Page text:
For AMOS, Jessica first served as the Global Health Education Coordinator and in 2017, she became the Monitoring and Evaluation Coordinator for all AMOS projects. In this role, she works with locally-based teams to formulate action plans to assist pregnant women and children under 2 years in their communities and to prevent deaths and diseases.
“I am so thankful for my time at Baylor in the anthropology department! The incredible opportunities awarded to me through the Guatemala field school with Dr. Cook, being a research assistant for Dr. Alexander in Belize, one-on-one time with professors, classes that inspired students to engage in critical theory to challenge how we see the world and the cultural humility to become life-long learners about other forms of knowledge and practices. Classes also helped me understand more about justice and inequity and how community and academic partnership is the best way to sustainably address these injustices."
Jessica is leaving Nicaragua soon to begin a doctoral program in Human and Organizational Learning at George Washington University.
My name is Bianca, and I graduated with a B.S. in Anthropology in 2018. I am now our university’s Undergraduate Transfer Admissions Counselor and support our awesome prospective transfer students through the application and enrollment processes.
While a student, I took a few classes in biological anthropology, getting to work with a plasticized human cadaver in some instances. I also participated in an archaeology field school that opened doors for me to conduct research and present my work in professional settings across the state of Texas. I otherwise focused my time on my cultural anthropology classes, primarily studying cross-cultural beliefs about religion and psychology.
As an anthropology major, I had access to a variety of learning experiences I didn't even know existed, and the depth of my professors' devoted investment -- in both my academic and personal development -- was truly unmatched. I had many opportunities to lead my own work in areas of study that excite me, and I felt confident in that work because I had the guidance of experts teaching me along the way.
Time after time, I was handed the reins to my own education and given exciting spaces to grow in; I now see myself taking that kind of leadership experience into my Counseling work as I constantly seek out innovative ways to meet incoming transfer students’ needs. My time as a student of the Baylor Anthropology Department equipped me to understand and support the thousands of families I work with and empowered me to create solutions for the problems they face.
I am filled with gratitude and feel so proud to say I am an alumna of the Department; I am more successful because of the skills and knowledge I gained while in it, and I have more personal support than I could have ever imagined from its wonderful professors who taught me then and encourage me now!
Brooke, pictured in 2020
I attended Baylor from 2009 to 2013, where I majored in Anthropology. During my time at Baylor, I took courses in cultural anthropology, biological anthropology, and archaeology offered within the department. The variety of courses offered at Baylor provided me with the skills and experience necessary to launch a successful career in cultural resource management.
The greatest practical experience I gained during my time at Baylor came from the 2011 Baylor Archaeological Field School directed by Professor Carol Macaulay-Jameson, where I experienced my first-ever archaeological excavation. Having attended field schools both in Texas and abroad during my studies at Baylor, I can say without a doubt that Professor Macaulay-Jameson’s field school provided me with the best field experience, research opportunities, and networking possible to advance my career as an archaeologist.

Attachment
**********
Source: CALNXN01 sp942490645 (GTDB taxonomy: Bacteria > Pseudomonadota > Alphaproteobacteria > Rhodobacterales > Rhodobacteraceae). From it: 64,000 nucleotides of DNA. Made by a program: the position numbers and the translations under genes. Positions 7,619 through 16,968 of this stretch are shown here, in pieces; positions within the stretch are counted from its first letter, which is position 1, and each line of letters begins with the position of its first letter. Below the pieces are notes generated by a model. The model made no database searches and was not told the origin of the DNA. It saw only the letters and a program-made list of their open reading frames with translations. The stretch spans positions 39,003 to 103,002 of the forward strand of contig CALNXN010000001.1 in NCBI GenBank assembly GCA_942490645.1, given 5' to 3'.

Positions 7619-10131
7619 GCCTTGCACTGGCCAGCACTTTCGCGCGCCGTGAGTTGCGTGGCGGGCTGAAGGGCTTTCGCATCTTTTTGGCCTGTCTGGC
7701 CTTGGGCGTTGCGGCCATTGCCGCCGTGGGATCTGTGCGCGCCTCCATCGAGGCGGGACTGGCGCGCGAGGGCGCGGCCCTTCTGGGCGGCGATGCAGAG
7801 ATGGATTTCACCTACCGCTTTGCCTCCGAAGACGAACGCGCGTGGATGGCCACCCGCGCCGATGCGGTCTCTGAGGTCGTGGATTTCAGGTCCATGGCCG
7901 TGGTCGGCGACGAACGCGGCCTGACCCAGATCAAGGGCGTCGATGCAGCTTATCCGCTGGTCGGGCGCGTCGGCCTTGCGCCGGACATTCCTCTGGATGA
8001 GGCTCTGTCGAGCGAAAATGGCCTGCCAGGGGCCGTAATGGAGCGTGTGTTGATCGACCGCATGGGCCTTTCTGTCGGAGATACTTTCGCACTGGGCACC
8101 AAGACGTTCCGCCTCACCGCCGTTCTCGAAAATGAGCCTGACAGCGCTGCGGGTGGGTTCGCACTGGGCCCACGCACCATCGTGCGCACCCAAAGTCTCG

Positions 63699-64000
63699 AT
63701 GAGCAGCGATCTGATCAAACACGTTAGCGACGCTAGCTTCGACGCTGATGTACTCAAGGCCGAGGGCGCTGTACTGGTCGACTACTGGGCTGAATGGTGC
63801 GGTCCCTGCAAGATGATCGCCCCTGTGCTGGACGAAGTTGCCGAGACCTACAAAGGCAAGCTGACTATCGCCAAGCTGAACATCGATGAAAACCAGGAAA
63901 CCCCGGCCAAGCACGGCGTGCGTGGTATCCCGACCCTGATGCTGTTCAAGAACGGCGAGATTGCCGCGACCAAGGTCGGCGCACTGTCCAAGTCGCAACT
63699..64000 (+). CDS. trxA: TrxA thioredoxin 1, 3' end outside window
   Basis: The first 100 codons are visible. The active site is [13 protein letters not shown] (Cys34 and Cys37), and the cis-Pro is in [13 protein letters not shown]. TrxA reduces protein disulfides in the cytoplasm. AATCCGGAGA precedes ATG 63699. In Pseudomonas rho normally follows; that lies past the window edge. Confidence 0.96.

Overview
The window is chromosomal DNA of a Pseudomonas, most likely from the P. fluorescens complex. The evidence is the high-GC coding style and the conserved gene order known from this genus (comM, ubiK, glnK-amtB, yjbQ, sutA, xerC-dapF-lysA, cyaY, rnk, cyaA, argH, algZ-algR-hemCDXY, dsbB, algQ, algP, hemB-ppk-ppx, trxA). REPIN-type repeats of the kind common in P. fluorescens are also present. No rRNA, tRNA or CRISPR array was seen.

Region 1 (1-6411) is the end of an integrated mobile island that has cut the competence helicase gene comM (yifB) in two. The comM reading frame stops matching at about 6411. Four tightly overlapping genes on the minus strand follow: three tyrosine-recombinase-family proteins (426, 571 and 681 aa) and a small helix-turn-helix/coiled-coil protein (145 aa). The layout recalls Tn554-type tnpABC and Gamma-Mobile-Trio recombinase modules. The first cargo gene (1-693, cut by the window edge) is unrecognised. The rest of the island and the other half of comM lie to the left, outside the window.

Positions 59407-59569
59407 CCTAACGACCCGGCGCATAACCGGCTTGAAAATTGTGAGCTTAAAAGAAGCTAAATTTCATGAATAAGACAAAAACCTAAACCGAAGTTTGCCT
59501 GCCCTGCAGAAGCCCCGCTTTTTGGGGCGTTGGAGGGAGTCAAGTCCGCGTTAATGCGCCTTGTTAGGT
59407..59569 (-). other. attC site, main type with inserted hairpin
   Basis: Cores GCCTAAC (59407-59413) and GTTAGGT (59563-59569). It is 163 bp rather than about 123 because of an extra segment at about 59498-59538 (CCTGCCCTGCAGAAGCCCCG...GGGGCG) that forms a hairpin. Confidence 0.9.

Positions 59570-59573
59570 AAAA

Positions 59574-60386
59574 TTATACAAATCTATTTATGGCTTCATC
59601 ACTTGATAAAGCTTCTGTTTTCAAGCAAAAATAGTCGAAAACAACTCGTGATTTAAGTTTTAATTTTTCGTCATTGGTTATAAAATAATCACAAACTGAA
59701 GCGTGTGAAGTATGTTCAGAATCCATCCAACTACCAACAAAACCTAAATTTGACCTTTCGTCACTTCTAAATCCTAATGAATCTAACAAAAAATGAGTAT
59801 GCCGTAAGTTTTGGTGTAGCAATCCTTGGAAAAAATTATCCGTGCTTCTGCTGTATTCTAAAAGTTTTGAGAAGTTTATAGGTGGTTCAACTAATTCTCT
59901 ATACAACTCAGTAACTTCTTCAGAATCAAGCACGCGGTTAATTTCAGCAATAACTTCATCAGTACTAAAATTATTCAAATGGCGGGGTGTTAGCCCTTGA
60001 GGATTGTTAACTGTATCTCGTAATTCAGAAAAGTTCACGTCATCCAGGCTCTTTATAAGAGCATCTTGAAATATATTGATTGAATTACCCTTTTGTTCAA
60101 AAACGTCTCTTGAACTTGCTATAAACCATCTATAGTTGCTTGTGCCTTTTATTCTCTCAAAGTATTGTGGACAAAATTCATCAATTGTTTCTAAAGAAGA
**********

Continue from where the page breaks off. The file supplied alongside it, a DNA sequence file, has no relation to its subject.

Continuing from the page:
During the field school, I learned how to document excavations, process artifacts, and analyze artifacts. No other field school that I attended gave student participants this much responsibility. In addition, Professor Macaulay-Jameson required students to pursue a research topic of their choice based upon the season’s findings. For my research project, I chose to complete a macrobotanical analysis of plant remains recovered from prehistoric cooking features we found. This research project allowed me to learn another valuable skill – flotation for macrobotanical analysis – from one of the most knowledgeable archaeobotanists in Texas, and also provided me an opportunity to present my findings at two professional conferences. Professor Macaulay-Jameson also had students attend a one-week excavation with the Texas Archeological Society (TAS) as part of the course, where she introduced us to archaeologists working for government agencies and private consulting firms across the state. Many of the archaeologists she connected us with have become great friends and mentors for me, inviting me to participate in numerous other archaeological investigations and further build my resume with relevant work experience.
I credit the experiences I gained from my time at Baylor with opening so many doors professionally. Without the knowledge I gained from the Anthropology department faculty and their courses, I would not have been able to lead my own crew while collecting my thesis data in Belize, efficiently conduct archival research in London and Jamaica, or secure employment in CRM. My professional career has led me from prehistoric data recovery projects in the Texas Hill Country, to Spanish Colonial sites in San Antonio, to identifying early twentieth century farmsteads in the Panhandle and swamps of East Texas. I doubt I would have climbed the CRM career ladder as rapidly as I have without the foundation the Baylor Anthropology department laid for me.
Alex, BA in Anthropology, 2018
The education I received in Baylor’s anthropology program gave me an introduction to both the work and community of cultural resource management (CRM). Through Professor Macaulay’s classes and field school, I learned the many basic field methods of excavation that I am surrounded by everyday now. I was also given numerous opportunities to interact with those involved in Texas archaeology through the Texas Archeological Society’s field school and annual meeting. The connections I made there have been instrumental in getting all of my jobs in CRM. I was even so fortunate to be hired for a CRM project while I was still an undergraduate. I was able to gain experience in my chosen field well before I graduated, and it made the transition from university to the workforce easier than I believe it would have been otherwise. My undergraduate education provided me with the knowledge and connections to make my way in the career of cultural resource management.
Alex, Crew Chief, AR Consultants, Inc.